I quite enjoy reading crossover teen/adult fiction. Often they are quite an easy read, usually on interesting subjects – and essentially quite short and pack a punch. This is no different…
Based in Paris, a young (I guess naive would be a better word) precocious 13 year old girl is tasked with creating a presentation – being completely unprepared, she blurts out that her presentation is going to be on the homeless. Of course this means meeting up with a homeless person, and predictably about how she tries to get her off he streets.
In saying that this novel has an absolute bleakness to it – that pervades it like a dark cloud. With a mother with problems and a father who just tries to act as if everything is okay – the close-knit family isn’t exactly what it seems.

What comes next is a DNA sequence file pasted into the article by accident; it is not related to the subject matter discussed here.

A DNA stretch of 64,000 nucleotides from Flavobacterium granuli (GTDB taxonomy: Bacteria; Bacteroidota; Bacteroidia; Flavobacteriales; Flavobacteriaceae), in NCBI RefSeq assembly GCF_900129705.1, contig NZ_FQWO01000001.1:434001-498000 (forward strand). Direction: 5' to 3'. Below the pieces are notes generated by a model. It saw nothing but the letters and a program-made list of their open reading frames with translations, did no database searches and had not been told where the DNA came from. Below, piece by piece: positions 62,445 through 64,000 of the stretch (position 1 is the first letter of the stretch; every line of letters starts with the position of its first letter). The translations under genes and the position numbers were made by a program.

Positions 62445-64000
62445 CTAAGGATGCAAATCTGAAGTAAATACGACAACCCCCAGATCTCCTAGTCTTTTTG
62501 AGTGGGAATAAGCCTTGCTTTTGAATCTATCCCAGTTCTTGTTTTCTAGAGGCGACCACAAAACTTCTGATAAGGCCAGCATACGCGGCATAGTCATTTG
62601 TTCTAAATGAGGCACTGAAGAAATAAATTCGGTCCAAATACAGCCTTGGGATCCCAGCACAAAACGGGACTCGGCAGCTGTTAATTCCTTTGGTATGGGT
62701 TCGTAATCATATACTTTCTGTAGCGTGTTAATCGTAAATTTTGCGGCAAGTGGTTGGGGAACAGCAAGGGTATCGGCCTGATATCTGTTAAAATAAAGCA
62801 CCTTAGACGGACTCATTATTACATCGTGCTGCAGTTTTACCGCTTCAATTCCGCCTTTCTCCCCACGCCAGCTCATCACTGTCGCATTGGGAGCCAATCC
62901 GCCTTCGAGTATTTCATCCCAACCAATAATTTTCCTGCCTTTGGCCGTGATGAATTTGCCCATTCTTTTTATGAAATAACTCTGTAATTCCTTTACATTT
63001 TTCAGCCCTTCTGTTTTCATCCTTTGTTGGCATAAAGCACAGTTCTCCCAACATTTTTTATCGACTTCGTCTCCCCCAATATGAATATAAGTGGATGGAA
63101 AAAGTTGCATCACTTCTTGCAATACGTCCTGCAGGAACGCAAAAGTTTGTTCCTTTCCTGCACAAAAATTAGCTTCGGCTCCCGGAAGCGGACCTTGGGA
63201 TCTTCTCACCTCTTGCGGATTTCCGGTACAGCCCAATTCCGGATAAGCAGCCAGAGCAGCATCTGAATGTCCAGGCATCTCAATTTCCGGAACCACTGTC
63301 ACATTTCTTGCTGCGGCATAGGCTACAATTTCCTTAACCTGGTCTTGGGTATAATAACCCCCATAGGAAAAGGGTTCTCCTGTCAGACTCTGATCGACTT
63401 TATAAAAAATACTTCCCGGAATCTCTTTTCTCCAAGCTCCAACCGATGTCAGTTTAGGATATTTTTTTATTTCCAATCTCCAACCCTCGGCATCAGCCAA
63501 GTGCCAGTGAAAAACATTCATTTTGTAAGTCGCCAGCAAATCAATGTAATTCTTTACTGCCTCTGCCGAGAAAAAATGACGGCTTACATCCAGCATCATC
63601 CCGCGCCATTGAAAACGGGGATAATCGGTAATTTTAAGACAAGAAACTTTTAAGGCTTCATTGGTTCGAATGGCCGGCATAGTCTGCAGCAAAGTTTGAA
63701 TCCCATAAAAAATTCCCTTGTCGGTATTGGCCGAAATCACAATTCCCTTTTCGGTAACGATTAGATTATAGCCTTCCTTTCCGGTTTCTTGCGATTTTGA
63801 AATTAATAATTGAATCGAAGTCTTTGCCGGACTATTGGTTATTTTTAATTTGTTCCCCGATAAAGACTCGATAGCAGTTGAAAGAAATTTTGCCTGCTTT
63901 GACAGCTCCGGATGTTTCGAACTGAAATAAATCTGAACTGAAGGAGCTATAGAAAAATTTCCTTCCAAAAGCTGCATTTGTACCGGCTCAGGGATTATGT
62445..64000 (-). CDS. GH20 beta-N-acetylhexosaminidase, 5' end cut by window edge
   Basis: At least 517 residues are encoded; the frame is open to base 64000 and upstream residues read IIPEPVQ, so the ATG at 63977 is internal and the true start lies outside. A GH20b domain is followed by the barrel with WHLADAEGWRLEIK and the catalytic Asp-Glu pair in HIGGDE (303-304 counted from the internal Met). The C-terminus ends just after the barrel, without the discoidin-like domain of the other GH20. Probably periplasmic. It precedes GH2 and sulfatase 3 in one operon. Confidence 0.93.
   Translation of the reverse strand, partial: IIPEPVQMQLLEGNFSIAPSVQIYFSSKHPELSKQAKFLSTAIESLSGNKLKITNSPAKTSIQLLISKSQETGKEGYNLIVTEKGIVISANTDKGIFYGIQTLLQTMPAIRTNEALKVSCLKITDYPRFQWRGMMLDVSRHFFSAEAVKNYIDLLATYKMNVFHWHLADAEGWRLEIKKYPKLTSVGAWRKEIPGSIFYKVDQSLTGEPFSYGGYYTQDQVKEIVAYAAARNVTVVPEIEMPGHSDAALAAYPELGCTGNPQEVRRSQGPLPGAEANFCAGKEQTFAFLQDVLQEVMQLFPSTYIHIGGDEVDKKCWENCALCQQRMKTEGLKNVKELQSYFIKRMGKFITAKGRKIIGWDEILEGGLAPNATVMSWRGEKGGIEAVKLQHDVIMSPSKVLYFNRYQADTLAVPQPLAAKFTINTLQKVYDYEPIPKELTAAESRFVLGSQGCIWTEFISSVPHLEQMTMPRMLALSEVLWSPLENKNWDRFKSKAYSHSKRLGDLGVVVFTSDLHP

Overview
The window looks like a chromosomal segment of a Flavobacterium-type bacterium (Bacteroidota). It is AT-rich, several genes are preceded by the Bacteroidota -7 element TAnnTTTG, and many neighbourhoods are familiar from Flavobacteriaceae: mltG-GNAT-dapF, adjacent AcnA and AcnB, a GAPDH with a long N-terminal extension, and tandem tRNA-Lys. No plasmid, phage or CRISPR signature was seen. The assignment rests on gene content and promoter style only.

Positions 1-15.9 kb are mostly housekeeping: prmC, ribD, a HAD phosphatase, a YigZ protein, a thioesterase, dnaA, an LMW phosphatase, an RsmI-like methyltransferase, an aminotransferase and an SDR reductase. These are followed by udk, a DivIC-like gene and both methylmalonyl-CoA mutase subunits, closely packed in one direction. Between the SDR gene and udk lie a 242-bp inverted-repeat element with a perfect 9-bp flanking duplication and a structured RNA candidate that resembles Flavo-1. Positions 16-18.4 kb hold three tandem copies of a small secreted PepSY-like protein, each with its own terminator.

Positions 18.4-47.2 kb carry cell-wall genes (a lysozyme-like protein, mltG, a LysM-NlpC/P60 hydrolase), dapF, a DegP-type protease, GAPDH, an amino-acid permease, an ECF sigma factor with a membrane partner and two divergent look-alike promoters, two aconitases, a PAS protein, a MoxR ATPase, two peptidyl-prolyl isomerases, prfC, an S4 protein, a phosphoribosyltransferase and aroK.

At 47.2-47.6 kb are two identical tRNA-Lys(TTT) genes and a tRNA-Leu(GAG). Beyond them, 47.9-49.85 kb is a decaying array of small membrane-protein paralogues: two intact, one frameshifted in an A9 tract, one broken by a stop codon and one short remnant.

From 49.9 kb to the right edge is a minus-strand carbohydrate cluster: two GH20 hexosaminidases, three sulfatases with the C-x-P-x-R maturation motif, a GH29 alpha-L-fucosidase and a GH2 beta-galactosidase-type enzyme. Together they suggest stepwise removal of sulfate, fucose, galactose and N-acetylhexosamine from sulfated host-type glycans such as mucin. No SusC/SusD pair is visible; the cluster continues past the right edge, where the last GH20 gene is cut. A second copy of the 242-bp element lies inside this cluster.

Our female protagonist has a few unusually OCD or even mildly aspergers coping mechanisms such as counting, testing and investigating everything from toilet roll comparison to additives in food – which makes for an interesting side element to the overall story.
To be honest what happens isn’t surprising or unpredictable, but it is however sad, and surprisingly emotional and touching. I was finishing it on the train back from Richmond yesterday and felt myself tearing up – never nice to be crying on public transport in London!
It’s very well written, almost lyrical in its prose – which is a style I always enjoy. It’s rich in emotion and feeling, and while the characters aren’t fully explored they’re still portrayed in a way that gives more of a sense of their background and why they behave the way they do.
I think it would be an interesting book to have in a 3rd form school curriculum, mostly because it’s more interesting than the other books I remember reading, and provides an interesting ‘what would you do’ point of view.
In general, I really enjoyed this novel, would absolutely recommend it to other people, and would probably read it again!